By Sebastian Barnes, OECD Economics Department, and Robert Hillman, Neuron Capital.
As the economy locked down in March 2020, there were big concerns about how businesses would survive being unable to open normally with retail premises, offices, factories and construction sites closed. There was a fear that these pressures could trigger a “domino effect” that would ripple through the business sector, leading to widespread job losses and bankruptcies.
The Corporate Sector Agent-Based (CAB) Model was developed to look at these questions, taking into account the differences across firms in their activities and financial strength, how firms interact with each other through customer-supplier networks, the rule-of-thumb adjustments firms make and the risk of bankruptcy. Agent-based models are simulation models that build up the behaviour of the aggregate economy from the interaction of individual units. This can lead to insights on aggregate and microeconomic behaviour.
The CAB takes a data-rich approach to building a model of the United Kingdom business sector based on the Input-Output connections between sectors, firm characteristics from ORBIS data and evidence on network connections between firms. In the real world, many firms are heavily reliant on a small number of suppliers and customers. Matching final demand to the downturn in UK output during the Covid-19, the model sheds light on the mechanisms at work and alternative policy scenarios.
In the absence of any policy response, the Covid-19 shock would have led to a large and lasting fall in output: over 15% of firms would have failed in the first two years, far above the normal rate and similar to during the Global Finanicial Crisis. Almost a quarter of firms in the Accommodation and Food sector would have failed. The reasons for individual firm failure are multi-factored and simple “domino effects” are rare.
The UK rapidly mobilised a large-scale firm-level support programmes from spring 2020, including the Coronavirus Job Retention Scheme (CJRS) “furlough” program and a credit guarantee that helped businesses to borrow.
The massive policy response has been highly effective in supporting output and avoiding firm failure. The initial fall in output was reduced and the policy support allows activity to recover after two years to close to what it would have been without Covid-19.
Figure 1. With massive policy support, the depth and persistence of the Covid-19 loss of output has been reduced
The model predicts that the rate of firm failures with this policy support should be lower than in normal times, as has been observed in the UK bankruptcy statistics to date. As the Table shows, this counterintuitive outcome reflects the fact that policy has protected almost all the previously profitable firms that would have failed as result of the Covid-19 shock, but also allowed more than half of firms that would have failed in normal times to survive.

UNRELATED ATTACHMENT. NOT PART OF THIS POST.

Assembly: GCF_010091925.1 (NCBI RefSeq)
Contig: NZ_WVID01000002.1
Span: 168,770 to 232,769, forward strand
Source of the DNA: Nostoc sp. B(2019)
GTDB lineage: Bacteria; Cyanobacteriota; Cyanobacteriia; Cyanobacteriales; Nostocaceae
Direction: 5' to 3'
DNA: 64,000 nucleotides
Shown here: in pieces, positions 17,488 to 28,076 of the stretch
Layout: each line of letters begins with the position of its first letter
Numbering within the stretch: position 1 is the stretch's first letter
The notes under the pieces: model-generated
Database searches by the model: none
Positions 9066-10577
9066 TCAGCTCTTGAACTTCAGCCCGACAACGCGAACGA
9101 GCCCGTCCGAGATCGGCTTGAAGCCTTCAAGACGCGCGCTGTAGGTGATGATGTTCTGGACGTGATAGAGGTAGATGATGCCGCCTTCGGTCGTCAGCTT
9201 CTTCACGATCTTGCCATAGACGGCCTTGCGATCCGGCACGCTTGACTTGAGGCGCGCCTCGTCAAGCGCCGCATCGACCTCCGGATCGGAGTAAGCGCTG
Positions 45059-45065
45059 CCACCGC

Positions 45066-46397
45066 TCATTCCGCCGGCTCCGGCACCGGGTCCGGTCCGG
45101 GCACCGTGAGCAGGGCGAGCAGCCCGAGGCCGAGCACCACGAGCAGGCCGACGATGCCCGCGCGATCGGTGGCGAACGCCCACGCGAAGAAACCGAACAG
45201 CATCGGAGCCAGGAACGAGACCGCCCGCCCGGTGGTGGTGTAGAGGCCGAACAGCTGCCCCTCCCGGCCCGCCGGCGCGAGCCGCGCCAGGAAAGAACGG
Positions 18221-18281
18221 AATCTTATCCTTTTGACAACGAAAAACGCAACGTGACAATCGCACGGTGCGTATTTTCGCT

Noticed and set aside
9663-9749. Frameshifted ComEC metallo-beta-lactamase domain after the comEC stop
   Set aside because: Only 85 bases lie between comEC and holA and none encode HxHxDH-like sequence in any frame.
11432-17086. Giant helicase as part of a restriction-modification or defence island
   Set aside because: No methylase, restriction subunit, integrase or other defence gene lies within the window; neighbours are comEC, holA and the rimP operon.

Table 1. Policy supports have protected firms hard hit by Covid-19 and also supported firms that were already vulnerable
% share of firms
The survival of less productive firms raises the risks in the years ahead of unproductive “zombie firms” weighing on productivity. They may be joined by other firms that were previously successful, but whose business models have been permanently disrupted by Covid-19 and its effects. These firms may be able to survive financially for a long time, but have little prospect of contributing to the growth of the economy.
Could policy have been better targeted? An approach, for example, of only helping previously profitable firms or those in severely affected sectors would have led to fewer inherently weak firms surviving, but at the cost of lowering incomes for workers and slowing the recovery. Given the many challenges of targeting, the use of broad supports during the Covid-19 crisis appears justified.
Barnes, S., R. Hillman, R., G. Wharf and D. McDonald et al. (2021). “The impact of Covid-19 on Corporate Fragility in the United Kingdom: Insights from a new calibrated firm-level Corporate Sector Agent-Based (CAB) Model”, OECD Economics Department Working Papers, No. 1674, Paris, OECD Publishing
Demmou, L. et al (2021), “Insolvency and Debt Overhang Following the Covid-19 Outbreak: Assessment of Risks and Policy Response”, I OECD Economics Working Paper, No. 1651, Paris, OECD Publishing
Hillman, R., S. Barnes, G. Wharf and D. McDonald et al. (2021). “A new firm-level model of corporate sector interactions and fragility: the Corporate Agent-Based (CAB) Model”, OECD Economics Department Working Papers, No. 1675, Paris, OECD Publishing.